The graphics are by-and-large beautiful, although flaws show up frequently in the animations. From Cauldron Lake to the town of Bright Falls, the depiction of natural beauty is wonderful. The water is reflective. The forests are full of foliage with wind-blown trees, bushes, plants and dirt. At night, the malevolent Dark Presence takes control and a scary mood takes over. The foliage then becomes a place where the enemies can hide and ambush you. In every match, you have to conserve your ammo because you never know how long it will be before you find more. At every checkpoint, you find a convenient emergency kit with flashlight batteries and ammunition.
The characters in the game are well done. There is a lot of depth to the relationship between Wake and his lost wife, Alice. The Sheriff adds the voice of authority and reason. And Wake’s sidekick and literary agent, Barry (pictured in red, right), provides the comic relief in the story, making cracks like he’s heading off into Mordor in the Lord of the Rings. The voice acting of Wake, Barry, and Wake’s wife is particularly good. There are plenty of twists in the plot, like when Alan Wake finds that he is not the only writer who has lived through this nightmare.
The dialogue is good and the references to pop culture are many. I liked that because it means that the game is aware of what has come before it and is trying to build on top of that heritage. It means the storyteller is acknowledging that the gamer is smart enough to catch these references. When an ax comes through a door, Wake quips that he half expects Jack Nicholson’s crazy character from The Shining, Stanley Kubrick’s film based on a Stephen King novel, to make an appearance. When black crows attack, a character remarks it’s like a scene out of Hitchcock (a homage to the horror film The Birds by Alfred Hitchcock). The Pacific Northwest setting is reminiscent of the small town environment of Twin Peaks. The lone FBI agent is another homage to the David Lynch TV show. When you turn on a TV set, you see excerpts from a show called Nightwings, which is a lot like The Twilight Zone.
There are some silly things in the game that wreck some of the mood. You can collect blue coffee thermoses in the game, collecting points. That detracts from the narrative of the story and reminds you that you are playing game. While some of the visual effects are spectacular, others are flawed. The lip sync is sometimes way off. After six years of development, I’d expect these little problems to have been fixed. In that sense, the game is not as good a visual masterpiece as Uncharted 2: Among Thieves, which had spectacular visuals that pushed the PlayStation 3 to its limit.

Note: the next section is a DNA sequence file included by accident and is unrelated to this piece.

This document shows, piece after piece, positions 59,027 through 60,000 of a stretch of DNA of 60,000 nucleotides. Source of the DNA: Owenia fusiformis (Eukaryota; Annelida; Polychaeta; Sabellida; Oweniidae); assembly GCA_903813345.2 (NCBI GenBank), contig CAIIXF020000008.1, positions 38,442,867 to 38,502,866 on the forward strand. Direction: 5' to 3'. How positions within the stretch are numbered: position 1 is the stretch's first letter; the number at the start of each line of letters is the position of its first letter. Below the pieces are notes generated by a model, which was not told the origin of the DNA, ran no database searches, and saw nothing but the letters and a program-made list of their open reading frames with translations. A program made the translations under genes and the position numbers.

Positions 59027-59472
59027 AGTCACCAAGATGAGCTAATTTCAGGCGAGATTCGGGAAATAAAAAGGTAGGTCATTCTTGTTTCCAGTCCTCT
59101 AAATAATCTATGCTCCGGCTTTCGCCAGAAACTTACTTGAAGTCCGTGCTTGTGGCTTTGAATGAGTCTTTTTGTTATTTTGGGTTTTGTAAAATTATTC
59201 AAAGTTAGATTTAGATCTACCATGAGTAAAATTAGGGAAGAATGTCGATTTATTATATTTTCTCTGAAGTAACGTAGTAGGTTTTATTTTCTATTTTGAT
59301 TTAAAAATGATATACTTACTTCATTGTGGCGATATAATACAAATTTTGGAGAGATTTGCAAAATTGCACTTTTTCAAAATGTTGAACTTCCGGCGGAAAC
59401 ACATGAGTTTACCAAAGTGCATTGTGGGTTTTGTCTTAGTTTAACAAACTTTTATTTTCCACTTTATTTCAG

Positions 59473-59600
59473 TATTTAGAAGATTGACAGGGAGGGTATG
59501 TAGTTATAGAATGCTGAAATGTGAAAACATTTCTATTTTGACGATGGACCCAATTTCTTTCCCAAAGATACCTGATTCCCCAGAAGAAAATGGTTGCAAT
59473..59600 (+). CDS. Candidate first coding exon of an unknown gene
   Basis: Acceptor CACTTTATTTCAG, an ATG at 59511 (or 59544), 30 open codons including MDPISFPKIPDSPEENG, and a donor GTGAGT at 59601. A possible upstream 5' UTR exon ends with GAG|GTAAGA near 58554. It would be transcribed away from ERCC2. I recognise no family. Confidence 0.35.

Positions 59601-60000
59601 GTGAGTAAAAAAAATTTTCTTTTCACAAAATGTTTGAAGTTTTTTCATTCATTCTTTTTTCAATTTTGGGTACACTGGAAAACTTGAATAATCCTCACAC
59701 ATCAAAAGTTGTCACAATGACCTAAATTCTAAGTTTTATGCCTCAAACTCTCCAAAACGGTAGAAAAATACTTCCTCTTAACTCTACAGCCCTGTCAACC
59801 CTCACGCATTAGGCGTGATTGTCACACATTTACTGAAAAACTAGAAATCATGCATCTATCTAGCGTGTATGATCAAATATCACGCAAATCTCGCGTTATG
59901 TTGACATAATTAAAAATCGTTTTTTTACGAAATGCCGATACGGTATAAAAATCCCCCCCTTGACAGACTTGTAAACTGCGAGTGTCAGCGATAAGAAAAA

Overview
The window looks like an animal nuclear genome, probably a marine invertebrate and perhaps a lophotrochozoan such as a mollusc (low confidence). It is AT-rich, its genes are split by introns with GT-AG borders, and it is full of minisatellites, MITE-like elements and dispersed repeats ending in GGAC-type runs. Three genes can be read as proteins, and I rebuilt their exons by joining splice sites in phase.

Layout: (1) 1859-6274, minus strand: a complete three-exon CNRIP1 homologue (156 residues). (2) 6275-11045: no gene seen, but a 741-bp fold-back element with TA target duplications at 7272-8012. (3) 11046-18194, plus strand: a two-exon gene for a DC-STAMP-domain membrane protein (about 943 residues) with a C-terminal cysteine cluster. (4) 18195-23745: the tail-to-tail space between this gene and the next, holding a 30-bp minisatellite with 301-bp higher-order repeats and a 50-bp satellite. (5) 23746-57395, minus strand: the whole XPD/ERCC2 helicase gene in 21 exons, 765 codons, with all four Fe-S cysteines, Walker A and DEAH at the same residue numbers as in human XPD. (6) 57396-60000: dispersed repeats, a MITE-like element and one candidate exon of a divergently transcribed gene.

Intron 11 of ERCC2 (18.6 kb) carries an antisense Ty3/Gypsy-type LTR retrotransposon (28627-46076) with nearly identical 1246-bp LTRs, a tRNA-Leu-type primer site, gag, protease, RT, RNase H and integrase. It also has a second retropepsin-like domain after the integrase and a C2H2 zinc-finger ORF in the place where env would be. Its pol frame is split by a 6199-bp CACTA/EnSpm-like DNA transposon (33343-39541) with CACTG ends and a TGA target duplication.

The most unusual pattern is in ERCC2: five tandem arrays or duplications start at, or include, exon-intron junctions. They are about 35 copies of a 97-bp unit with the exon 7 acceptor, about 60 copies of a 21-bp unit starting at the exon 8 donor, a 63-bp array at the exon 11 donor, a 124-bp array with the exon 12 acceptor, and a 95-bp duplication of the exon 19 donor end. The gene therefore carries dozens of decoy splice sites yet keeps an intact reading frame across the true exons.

You can play the game in a variety of ways. You can try to get from point A to point B as fast as possible, fighting as little as needed and driving onward to each safe haven. Or you can scour the bushes and side paths for pages from the manuscript or other goodies. Some of the action gets tedious, as you realize at some point that you have seen every kind of Taken possible. And when you find a big cache of ammunition, you can psychologically prepare yourself for a big battle just around the corner. That takes away from the element of surprise in the game.
But the overall atmosphere of the game is memorable. You feel the need to search out the well-lighted places in the darkness and find the next revealing page of the manuscript. The game has a combination of fun action, spooky and tense pacing, satisfying visuals, and a story arc that comes full circle, which makes it one of the best games of the year so far.
Is it art? There are plenty of ways to twist the definition of the word so that it suits your point of view. For me, it is an original work that affected me in a way that was truly memorable. I don’t feel so much like I won the game by completing it. Rather, I feel like I experienced Alan Wake.